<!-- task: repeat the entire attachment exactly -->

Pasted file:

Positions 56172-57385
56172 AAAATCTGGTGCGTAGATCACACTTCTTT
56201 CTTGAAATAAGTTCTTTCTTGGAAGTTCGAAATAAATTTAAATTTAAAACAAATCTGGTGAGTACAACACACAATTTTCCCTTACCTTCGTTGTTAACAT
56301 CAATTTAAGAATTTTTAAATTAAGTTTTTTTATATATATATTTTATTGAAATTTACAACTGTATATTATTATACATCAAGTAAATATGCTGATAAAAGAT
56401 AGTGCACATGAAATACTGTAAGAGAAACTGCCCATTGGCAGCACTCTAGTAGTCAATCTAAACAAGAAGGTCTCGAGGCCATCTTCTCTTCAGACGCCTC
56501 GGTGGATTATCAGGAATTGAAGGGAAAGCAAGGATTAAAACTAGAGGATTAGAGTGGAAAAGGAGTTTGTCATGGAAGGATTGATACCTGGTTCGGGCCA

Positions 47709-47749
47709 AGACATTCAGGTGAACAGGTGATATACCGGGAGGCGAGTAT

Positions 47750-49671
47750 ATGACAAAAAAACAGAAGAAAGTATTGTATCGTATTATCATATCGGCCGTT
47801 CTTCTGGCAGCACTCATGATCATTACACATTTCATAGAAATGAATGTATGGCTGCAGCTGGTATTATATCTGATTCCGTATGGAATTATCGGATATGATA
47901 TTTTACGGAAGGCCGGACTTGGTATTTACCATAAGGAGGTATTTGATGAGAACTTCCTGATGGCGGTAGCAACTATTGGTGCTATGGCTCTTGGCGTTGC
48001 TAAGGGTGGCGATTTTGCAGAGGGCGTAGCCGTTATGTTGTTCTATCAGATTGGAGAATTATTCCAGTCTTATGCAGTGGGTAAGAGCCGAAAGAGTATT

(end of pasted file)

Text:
Positions 56172-57385
56172 AAAATCTGGTGCGTAGATCACACTTCTTT
56201 CTTGAAATAAGTTCTTTCTTGGAAGTTCGAAATAAATTTAAATTTAAAACAAATCTGGTGAGTACAACACACAATTTTCCCTTACCTTCGTTGTTAACAT
56301 CAATTTAAGAATTTTTAAATTAAGTTTTTTTATATATATATTTTATTGAAATTTACAACTGTATATTATTATACATCAAGTAAATATGCTGATAAAAGAT
56401 AGTGCACATGAAATACTGTAAGAGAAACTGCCCATTGGCAGCACTCTAGTAGTCAATCTAAACAAGAAGGTCTCGAGGCCATCTTCTCTTCAGACGCCTC
56501 GGTGGATTATCAGGAATTGAAGGGAAAGCAAGGATTAAAACTAGAGGATTAGAGTGGAAAAGGAGTTTGTCATGGAAGGATTGATACCTGGTTCGGGCCA

Positions 47709-47749
47709 AGACATTCAGGTGAACAGGTGATATACCGGGAGGCGAGTAT

Positions 47750-49671
47750 ATGACAAAAAAACAGAAGAAAGTATTGTATCGTATTATCATATCGGCCGTT
47801 CTTCTGGCAGCACTCATGATCATTACACATTTCATAGAAATGAATGTATGGCTGCAGCTGGTATTATATCTGATTCCGTATGGAATTATCGGATATGATA
47901 TTTTACGGAAGGCCGGACTTGGTATTTACCATAAGGAGGTATTTGATGAGAACTTCCTGATGGCGGTAGCAACTATTGGTGCTATGGCTCTTGGCGTTGC
48001 TAAGGGTGGCGATTTTGCAGAGGGCGTAGCCGTTATGTTGTTCTATCAGATTGGAGAATTATTCCAGTCTTATGCAGTGGGTAAGAGCCGAAAGAGTATT